A Potted History of Fish n Chips


Here, we take a look at the history of arguably the UK’s signature dish, Fish and Chips.


25th September 2017

The Chesterfield Mayfair

Arguably the UK’s signature dish, Fish and Chips is a British culinary institution.The history of fish and chips can be traced back to the 17th century and today, it’s still a much-loved meal that’s widely available throughout the country. So much so, that one of the most popular dishes on the menu at The Chesterfield Mayfair is the ‘traditional fish and chips experience,’ which comes with all the trimmings including mushy peas, gravy, curry sauce and pickles. Here, we take a look at the history of this iconic guilty-pleasure.

Sir Water Raleigh may be credited with introducing the potato to Britain from the New World, but it’s said that the fried potato chip originated in Belgium or France. Curiously, in 17th century England, it may well have been used as a substitute for fish rather than a side dish. The story goes that during winter, when the rivers froze over and fresh fish was nigh on impossible to source, housewives would cut potatoes into shapes resembling fish and fry them. At roughly the same time, fried fish was introduced to Britain thanks to the arrival of refugees from Spain and Portugal, typically sold by street vendors from large wooden trays that hung around their necks.

Exactly when fried fish and chips came to be eaten together is a much-debated topic, but the general consensus is that it happened around 1860, and it was a quickly adopted trend. Its rise in popularity could have been because it was a welcome change from the typically bland and uninspiring diet of working-class Brits. The meal’s classic newspaper wrapping can also be traced back to this point, as in order to cheap costs down, servings would be wrapped in old newspaper.

History of Fish and Chips

By the Victorian era, fish and chip shops were fuelling the Industrial Revolution and could be found across England, Scotland, Wales and Ireland. During the Second World War, the government went to great lengths to avoid rationing this family favourite, fearing that it would dampen morale, and some even claim that this simple dish helped Britain to win the war. It’s also reported that fish and chips played an important part on the battlefields themselves; at the D-Day landings, soldiers are said to have identified each other by shouting ‘fish’ and responding with ‘chips.’

Today, there are around 10,500 fish and chip shops in the UK, and while the British palate is nowadays exposed to international flavours, for many, fish and chips is still the ultimate comfort food. Fish and chips has even featured on plenty of celebrity wedding menus. Whilst it’s a dish loved all over the nation, there’s heated debate over what should accompany a fish and chip supper. Mushy peas, sometimes referred to as ‘Yorkshire Caviar’, has been a staple accompaniment to fish and chips since the 1970s and is particularly popular in the North of England, as is gravy. Curry sauce, meanwhile, is the most requested condiment in central England, particularly in Birmingham.

Best Places to eat Fish and Chips in London

Golden Union

This Soho eatery prides itself on the quality of its ingredients, with fresh fish delivered daily along with flavoursome Fenland potatoes from East Anglia. The result is an exemplary plate of Fish and Chips.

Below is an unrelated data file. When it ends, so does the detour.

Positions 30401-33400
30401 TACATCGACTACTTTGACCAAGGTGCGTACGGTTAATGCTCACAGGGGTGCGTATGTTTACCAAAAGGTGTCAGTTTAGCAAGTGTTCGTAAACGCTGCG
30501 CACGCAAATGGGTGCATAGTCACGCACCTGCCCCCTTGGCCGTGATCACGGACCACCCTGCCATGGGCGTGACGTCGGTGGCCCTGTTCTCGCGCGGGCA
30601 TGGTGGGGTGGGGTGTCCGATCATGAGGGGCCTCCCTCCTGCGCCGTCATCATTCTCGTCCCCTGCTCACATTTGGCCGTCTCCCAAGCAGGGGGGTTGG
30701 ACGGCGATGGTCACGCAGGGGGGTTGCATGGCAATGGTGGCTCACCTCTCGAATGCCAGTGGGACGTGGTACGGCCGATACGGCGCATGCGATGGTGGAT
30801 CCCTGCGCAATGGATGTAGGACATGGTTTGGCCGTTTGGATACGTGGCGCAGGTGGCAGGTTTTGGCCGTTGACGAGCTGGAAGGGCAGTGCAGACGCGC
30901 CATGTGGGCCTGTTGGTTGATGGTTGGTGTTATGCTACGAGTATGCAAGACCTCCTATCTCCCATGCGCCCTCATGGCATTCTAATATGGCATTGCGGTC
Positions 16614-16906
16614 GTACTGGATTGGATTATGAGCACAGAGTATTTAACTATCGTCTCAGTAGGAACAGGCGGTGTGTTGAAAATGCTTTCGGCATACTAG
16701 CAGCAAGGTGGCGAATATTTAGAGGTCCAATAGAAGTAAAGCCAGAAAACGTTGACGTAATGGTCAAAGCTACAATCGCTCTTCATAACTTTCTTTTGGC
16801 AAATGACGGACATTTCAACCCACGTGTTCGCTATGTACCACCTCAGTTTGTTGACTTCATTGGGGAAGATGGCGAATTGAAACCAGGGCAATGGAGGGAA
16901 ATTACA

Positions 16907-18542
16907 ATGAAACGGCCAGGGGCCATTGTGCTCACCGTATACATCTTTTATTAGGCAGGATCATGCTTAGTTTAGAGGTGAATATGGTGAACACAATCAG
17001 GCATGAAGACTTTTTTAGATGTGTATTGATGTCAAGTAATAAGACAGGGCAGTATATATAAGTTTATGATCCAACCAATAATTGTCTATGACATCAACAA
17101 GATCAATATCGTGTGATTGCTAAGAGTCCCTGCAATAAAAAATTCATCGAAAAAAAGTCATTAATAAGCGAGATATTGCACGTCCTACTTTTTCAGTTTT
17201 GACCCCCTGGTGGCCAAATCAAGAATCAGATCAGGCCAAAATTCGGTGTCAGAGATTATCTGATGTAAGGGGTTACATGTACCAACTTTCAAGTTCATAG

38 Poland St, W1F 7LY

The Chesterfield Mayfair

Butlers Restaurant at The Chesterfield Mayfair is known for its fantastic seafood, so it’s little wonder that the chefs understand what goes in to making authentic fish and chips. Diners can expect wild haddock, fresh from Billingsgate market, served in a beer batter that’s made from London Ale with a hearty portion of chips. The traditional fish and chips experience also comes with all the condiments, including homemade tartar sauce, gravy, curry sauce and mushy peas, as well as pickled onions, gherkins and quails eggs and a freshly baked bap.

35 Charles Street, W1J 5EB

History of Fish and Chips

The Chipping Forecast

Sustainably caught, best quality Cornish fish is the dish of the day at this humorously named Notting Hill establishment. Don’t miss out on the triple cooked chips either, which are fried in beef dripping for serious flavour and crispness.

29 All Saints Road, W11 1HE

Bonnie Gull

This upmarket bistro, which has two locations in Fitzrovia and Soho, specialises in fresh, sustainable British seafood. Expect a tempting menu of more unusual seafood delights, such as salt cod croquette, alongside mains of whole Looe plaice and herb crusted Fraserburgh cod. Chips come in two varieties: skinny fries with rosemary salt or chunky beef dripping chips.

 21A Foley Street, W1W 6DS

History of Fish and Chips

 Kerbisher & Malt

Bringing Fish and Chips well and truly into the 21st century, Kerbisher & Malt is more of a seafood restaurant than traditional fish and chip shop. Cool, clean interiors set the scene for perfectly executed dishes including excellent fish and chips and fried calamari.

 164 Shepherds Bush Road, W6 7PB

 Try the Chesterfield Mayfair’s Fish and Chip experience for yourself and sample other seafood delicacies at the hotel’s acclaimed Butlers Restaurant.

Image Credits: Lead image © iStock/nicolamargaret. Fish and chips with mushy peas © iStock/NicolasMcComber. Fish and chip sign at the seaside © iStock/tirc83. The Chesterfield Mayfair Fish and Chip experience © Red Carnation Hotels. Fish and chips at Bonnie Gull © Bonnie Gull.


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